I desperately want – no need – a compact commercial van. There's just something about an all-in-one, hauling, sleeping, road-tripping machine that hits all the right fuck-you-society spots. And now I have a template for the support vehicle. It's a Transit Connect Wagon built by DIYers and filled with lots of silly expensive enablers to bring my stupid ideas into existence.
It's called the Hackmobile, a joint project between Ford, Make magazine, and the fabricators at CGS Motorsports. It was part of the Ultimate Maker Vehicle Challenge, and out of 10 entries, the Hackmobile won.
Now "maker" and "hack" are two of those bullshit adjectives dreamed up by Berkeley post-grads to describe something that already exists. In this case, it's a lame, 21st century spin on the DIYer because people that use 3D printers and CAD-controlled milling machines need another useless, pseudo-hip title on their business cards. Forget that.
Bottom line: You don't buy it, you build it. Or in the case of the Transit, you buy a ton of shit and then build stuff with it.
It starts with a Transit Connect Wagon that's been stripped from the front seats back to make use of all 104 cubic-feet of space. A massive work tray slides out from the hatch, with grinding wheels, a belt sander, a drill press, and of course, a 3D printer. Next to that is an air tank and compressor, and underneath is a 63cc generator and a series of cubbies for everything from ear plugs to razor blades.
Between the two sliding doors are another pair of trays, with the bottom housing more cubbies, along with a welder, soldering station, and vice. There's a retractable stand for a laptop protruding out the front door, complete with GPS, WiFi, and a 4G hotspot, plus it connects to the 3D printer with CAD.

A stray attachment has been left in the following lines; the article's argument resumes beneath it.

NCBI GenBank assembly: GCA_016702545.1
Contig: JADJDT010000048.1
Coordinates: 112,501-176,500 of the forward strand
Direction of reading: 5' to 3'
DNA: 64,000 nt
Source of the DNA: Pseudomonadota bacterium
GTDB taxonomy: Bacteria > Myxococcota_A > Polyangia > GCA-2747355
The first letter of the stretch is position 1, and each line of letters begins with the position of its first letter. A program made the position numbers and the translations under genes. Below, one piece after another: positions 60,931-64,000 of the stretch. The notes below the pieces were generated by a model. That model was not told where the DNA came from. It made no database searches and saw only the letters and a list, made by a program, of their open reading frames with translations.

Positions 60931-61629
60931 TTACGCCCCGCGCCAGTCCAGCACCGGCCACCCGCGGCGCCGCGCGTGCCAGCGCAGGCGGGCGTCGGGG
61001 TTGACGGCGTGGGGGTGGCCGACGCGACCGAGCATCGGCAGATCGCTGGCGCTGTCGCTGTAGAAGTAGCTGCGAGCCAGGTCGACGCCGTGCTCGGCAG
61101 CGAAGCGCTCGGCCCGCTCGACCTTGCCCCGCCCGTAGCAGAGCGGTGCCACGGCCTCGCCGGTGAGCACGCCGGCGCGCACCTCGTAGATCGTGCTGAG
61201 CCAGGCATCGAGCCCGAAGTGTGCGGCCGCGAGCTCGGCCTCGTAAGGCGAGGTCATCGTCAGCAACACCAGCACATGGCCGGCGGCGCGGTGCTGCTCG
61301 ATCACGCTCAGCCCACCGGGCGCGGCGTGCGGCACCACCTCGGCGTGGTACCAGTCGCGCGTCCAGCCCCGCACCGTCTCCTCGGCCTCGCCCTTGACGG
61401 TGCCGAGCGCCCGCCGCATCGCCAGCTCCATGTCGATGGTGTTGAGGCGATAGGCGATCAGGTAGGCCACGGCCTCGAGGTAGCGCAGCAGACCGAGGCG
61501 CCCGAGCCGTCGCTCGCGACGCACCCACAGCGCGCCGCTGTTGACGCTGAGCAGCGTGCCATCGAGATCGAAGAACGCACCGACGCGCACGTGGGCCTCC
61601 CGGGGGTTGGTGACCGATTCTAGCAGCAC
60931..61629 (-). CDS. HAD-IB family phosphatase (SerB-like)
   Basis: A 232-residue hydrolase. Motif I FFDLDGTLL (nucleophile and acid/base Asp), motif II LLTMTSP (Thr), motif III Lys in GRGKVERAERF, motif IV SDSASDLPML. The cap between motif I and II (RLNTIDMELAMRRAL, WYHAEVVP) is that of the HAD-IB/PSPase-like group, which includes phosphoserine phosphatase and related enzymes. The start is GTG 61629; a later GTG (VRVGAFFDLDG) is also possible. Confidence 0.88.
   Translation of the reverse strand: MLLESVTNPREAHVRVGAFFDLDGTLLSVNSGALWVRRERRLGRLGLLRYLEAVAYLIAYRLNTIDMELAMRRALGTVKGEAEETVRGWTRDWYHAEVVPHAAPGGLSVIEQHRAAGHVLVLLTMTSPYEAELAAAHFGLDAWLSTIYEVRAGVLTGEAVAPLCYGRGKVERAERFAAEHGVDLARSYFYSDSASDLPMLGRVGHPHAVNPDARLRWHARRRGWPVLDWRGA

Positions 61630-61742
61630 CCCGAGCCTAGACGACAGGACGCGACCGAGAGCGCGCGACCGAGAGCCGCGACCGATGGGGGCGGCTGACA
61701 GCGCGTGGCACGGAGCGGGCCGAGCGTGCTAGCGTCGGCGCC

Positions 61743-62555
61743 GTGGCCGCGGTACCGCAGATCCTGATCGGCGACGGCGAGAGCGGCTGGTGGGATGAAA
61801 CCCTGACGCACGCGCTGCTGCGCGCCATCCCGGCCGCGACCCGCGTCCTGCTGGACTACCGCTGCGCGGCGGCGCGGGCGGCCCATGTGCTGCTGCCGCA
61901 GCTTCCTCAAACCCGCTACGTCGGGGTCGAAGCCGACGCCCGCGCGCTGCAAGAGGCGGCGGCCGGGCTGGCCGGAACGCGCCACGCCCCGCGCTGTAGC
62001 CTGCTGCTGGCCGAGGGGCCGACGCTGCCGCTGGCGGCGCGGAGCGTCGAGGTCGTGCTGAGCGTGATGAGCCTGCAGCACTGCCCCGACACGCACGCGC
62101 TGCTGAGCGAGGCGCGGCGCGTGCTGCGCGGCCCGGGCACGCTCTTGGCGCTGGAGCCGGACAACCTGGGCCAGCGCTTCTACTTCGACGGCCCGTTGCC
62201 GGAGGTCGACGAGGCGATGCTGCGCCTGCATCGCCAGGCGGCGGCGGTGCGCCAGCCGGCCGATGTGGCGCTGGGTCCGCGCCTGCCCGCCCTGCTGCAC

Yes, that's a projector, with two canisters mounted on top of the Transit to house the screens. Why? Why the hell not? Same with the LED strips on the wheels.
Since Ford and Make won't tell me what it costs, I'm going to say somewhere between $20k and Facebook's monthly RedBull allowance – not including the price of the Transit.
The wraps officially come off this weekend at the San Leandro Maker Faire, but I got a peek at the SF TechShop, a fitting location filled with all manner of wondrous machines that I want to get dirty with. They've got welders and lathes and CNC machines and it's my new happy place as soon as I can scrounge up the cash for a membership.
And if TechShop wants to put more of its $30m of funding to good use, building a few of these Transits and renting them out of through their eight locations around the country seems like a no-brainer. At least with extra liability coverage.